One more comment is needed. Does Romans 8:28 promise that everything works for good during the earthly existence of the people who are described in the latter part of the verse? Many competent expositors of the text think not. They believe the text reports that all things work together for good when viewed from the perspective of eternity. Then and only then, they suggest, will believers fully recognize how the trials and travail of the Christian pilgrimage in this life have worked together for good.
I trust it is clear that all I am doing here is explaining important teachings of the worldview that millions of people believe. It is worth remembering that this is the same worldview that most proponents of the problem of evil hope to show unreasonable. A companion text to Romans 8:28 is Romans 8:18, which says, "For I consider that the sufferings of this present time are not worthy to be compared with the glory which shall be revealed in us." Here the apostle Paul acknowledges the pain, grief and suffering that often afflict believers in this life. He implies that a day will come when believers can look back and say, "That was a really tough time in the life of my family. We cried a lot. We miss those who died before us. Those things really hurt. But when I am finally in the presence of the God who has always loved me, that earlier suffering just cannot be compared with the glory of what God has prepared for me."
Paul's points can be expressed in terms of my earlier distinctions between transcendent and nontranscendent goods and evils. Is he not saying that all of the sufferings he experienced, which finally ended in his being stoned to death, were nontranscendent evils? And when finally compared to his ultimate standing in the presence of the the triune God, when he attains that transcendent good than which no greater good can be conceived, he will know that all things did work for good.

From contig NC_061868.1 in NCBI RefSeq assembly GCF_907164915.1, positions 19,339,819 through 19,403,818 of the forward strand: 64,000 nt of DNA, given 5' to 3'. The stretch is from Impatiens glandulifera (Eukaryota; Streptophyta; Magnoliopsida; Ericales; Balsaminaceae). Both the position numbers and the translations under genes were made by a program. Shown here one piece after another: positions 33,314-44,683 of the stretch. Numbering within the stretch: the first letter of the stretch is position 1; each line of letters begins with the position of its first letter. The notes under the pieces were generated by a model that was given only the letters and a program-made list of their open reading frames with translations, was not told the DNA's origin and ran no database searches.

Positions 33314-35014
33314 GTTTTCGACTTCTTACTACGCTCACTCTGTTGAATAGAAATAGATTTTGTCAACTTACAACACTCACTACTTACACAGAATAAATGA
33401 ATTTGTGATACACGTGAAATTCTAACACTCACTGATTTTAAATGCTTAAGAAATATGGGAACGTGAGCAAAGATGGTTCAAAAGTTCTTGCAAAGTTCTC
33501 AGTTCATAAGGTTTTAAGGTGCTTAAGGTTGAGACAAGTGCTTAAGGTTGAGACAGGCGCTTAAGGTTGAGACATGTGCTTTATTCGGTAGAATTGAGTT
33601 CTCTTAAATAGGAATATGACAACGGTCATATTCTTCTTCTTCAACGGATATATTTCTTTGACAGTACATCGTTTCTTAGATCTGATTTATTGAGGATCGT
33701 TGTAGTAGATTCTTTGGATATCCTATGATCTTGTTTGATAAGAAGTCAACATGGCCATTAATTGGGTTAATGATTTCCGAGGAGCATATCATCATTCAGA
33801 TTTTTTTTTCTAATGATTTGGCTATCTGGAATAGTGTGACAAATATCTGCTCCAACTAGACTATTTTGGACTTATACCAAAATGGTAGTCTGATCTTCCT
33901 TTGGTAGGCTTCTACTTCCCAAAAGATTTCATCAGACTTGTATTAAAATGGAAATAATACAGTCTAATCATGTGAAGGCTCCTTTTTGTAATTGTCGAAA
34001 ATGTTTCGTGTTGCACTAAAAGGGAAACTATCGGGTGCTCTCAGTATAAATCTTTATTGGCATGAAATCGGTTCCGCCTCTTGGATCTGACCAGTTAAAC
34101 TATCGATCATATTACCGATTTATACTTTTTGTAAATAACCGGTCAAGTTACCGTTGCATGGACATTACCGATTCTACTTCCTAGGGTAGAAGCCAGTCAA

Do I believe that I have answered the problem of evil? I know better than to think I could or should do this for everyone. I began this chapter by noting that every reader will approach this issue from the perspective of a worldview, many of which are incomplete, confused and incoherent. I explained my worldview and pointed out that many opponents of my worldview think the problem of evil is its greatest challenge. While I have admitted that I know no one who can explain every evil that occurs, it seems unreasonable to demand that people who share my worldview be able to do this. It is one thing to attack a worldview; it is far more demanding to offer a competing worldview such as naturalism or dualism or pantheism or anentheism that answers more questions and leaves fewer questions unanswered than the worldview of the Christian faith.
Source: To Everyone An Answer: A Case for the Christian Worldview, edited by Francis J. Beckwith, William Lane Craig, and J.P. Moreland. 2004, InterVarsity Press, Downer Grove, Illinois, pp. 221-223
Note: This is also posted at my Talk Wisdom message board under the thread called, Rationalizing God's Latest Felony .
It is a very LONG thread, but lots of interesting points and counterpoints according to the worldview(s) of the comment poster(s).